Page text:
Effect of airway control by glottal structures on postural stability

Massery, M., Hagins, M., Stafford, R., Moerchen, V. and Hodges, P. W. (2013) Effect of airway control by glottal structures on postural stability. Journal of Applied Physiology, 115 4: 483-490. doi:10.1152/japplphysiol.01226.2012

Author Massery, M.
Hagins, M.
Stafford, R.
Moerchen, V.
Hodges, P. W.
Title Effect of airway control by glottal structures on postural stability
Journal name Journal of Applied Physiology   Check publisher's open access policy
ISSN 8750-7587
Publication date 2013-08-15
Year available 2013
Sub-type Article (original research)
DOI 10.1152/japplphysiol.01226.2012
Open Access Status DOI
Volume 115
Issue 4
Start page 483
End page 490
Total pages 8
Place of publication Bethesda, MD, United States
Publisher American Physiological Society
Collection year 2014
Language eng
Formatted abstract
Maintenance of upright posture involves complex neuromotor processes that include control of thoracic and abdominal pressures. Control of airflow by glottal structures is a primary determinant of thoracic pressure and may have a role in control of postural stability. This study aimed to investigate the effect of modulation of airway control on upright postural stability during postural perturbations. Standing balance was gently perturbed in the sagittal plane during 7 breathing/voicing tasks that ranged from completely closed (breath-hold), to partially opened (voicing) or completely open (sigh) glottal conditions in 11 healthy adults. Dependent measures were peak amplitude of displacement of the thorax and center of pressure (CoP). When the glottis was completely open during sigh, thoracic displacement in response to the perturbation was greater than in all other conditions, regardless of direction of perturbation (post hoc, all P < 0.002). The absolute amplitude of CoP displacement was greater with backward perturbation (main effect, Direction P = 0.001) and was greater at both extremes of glottal modulation (glottis closed and completely open) than when the glottis was partially opened during counting out loud (post hoc, all P < 0.04). These results show that airway modulation affects postural control during upright perturbations. The thorax was more stable when the glottis was engaged than when it was required to remain open, whereas control of CoP displacement appeared more optimal during the natural dynamic mid-range airway modulation of voicing. These data suggest that glottal control influences balance, and that glottal control strategies may be an important consideration for patients with breathing and/or balance disorders.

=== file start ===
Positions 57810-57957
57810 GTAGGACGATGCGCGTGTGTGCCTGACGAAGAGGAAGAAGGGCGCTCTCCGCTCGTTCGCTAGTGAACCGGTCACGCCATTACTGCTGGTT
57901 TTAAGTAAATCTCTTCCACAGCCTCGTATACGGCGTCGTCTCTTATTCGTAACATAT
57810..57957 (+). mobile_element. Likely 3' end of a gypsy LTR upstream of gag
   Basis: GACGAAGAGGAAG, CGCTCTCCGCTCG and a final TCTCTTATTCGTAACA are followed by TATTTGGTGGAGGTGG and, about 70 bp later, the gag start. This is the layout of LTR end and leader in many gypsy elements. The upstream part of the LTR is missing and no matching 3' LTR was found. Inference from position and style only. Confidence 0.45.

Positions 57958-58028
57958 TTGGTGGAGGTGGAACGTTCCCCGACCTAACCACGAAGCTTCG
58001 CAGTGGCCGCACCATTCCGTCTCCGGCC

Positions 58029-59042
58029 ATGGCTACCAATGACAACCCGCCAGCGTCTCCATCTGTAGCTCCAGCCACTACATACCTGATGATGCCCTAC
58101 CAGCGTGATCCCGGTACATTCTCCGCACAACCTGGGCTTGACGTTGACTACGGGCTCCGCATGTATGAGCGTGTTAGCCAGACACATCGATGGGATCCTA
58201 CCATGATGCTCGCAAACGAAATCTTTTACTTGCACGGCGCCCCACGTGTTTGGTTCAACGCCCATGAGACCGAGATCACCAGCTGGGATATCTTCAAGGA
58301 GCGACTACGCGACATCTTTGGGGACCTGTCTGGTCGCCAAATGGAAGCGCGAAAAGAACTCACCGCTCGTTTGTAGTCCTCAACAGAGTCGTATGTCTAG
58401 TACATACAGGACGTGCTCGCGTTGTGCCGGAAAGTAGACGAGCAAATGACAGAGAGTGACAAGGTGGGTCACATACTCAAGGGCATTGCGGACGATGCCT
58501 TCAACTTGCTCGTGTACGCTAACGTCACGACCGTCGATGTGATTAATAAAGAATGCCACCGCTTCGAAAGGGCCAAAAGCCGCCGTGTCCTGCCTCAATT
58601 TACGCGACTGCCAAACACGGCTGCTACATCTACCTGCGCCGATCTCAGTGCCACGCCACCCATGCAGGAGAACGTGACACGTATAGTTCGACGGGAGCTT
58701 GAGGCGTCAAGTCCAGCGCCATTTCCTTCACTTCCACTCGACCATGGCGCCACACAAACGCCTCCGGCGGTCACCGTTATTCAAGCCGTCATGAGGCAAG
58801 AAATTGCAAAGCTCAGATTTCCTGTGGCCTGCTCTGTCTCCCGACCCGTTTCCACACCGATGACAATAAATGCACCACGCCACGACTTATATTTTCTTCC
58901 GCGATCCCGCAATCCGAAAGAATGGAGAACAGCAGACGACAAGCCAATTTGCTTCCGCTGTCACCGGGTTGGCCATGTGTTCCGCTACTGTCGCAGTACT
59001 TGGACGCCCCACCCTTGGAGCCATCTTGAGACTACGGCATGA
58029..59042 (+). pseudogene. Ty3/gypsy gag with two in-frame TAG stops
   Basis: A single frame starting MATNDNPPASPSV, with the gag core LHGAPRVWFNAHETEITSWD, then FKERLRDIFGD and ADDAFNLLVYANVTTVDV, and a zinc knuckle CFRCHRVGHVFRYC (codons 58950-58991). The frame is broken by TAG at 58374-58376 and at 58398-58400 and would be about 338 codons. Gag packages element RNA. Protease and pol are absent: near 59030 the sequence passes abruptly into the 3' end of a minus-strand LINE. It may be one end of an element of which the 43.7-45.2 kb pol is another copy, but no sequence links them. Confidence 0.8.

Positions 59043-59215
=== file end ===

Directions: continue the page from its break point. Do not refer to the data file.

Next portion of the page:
Keyword Postural control
Balance reactions
Thoracic pressure
Pelvic Floor Muscles
Intraabdominal Pressure
Breath Control
Respiratory Activation
Transversus Abdominis
Trunk Stiffness
Human Diaphragm
Lifting Tasks
Motor Control
Q-Index Code C1
Q-Index Status Confirmed Code
Institutional Status UQ
Additional Notes First published June 13, 2013

Document type: Journal Article
Sub-type: Article (original research)
Collections: Official 2014 Collection
School of Health and Rehabilitation Sciences Publications
Version Filter Type
Citation counts: TR Web of Science Citation Count  Cited 3 times in Thomson Reuters Web of Science Article | Citations
Scopus Citation Count Cited 4 times in Scopus Article | Citations
Google Scholar Search Google Scholar
Created: Sun, 15 Sep 2013, 00:09:52 EST by System User on behalf of School of Health & Rehabilitation Sciences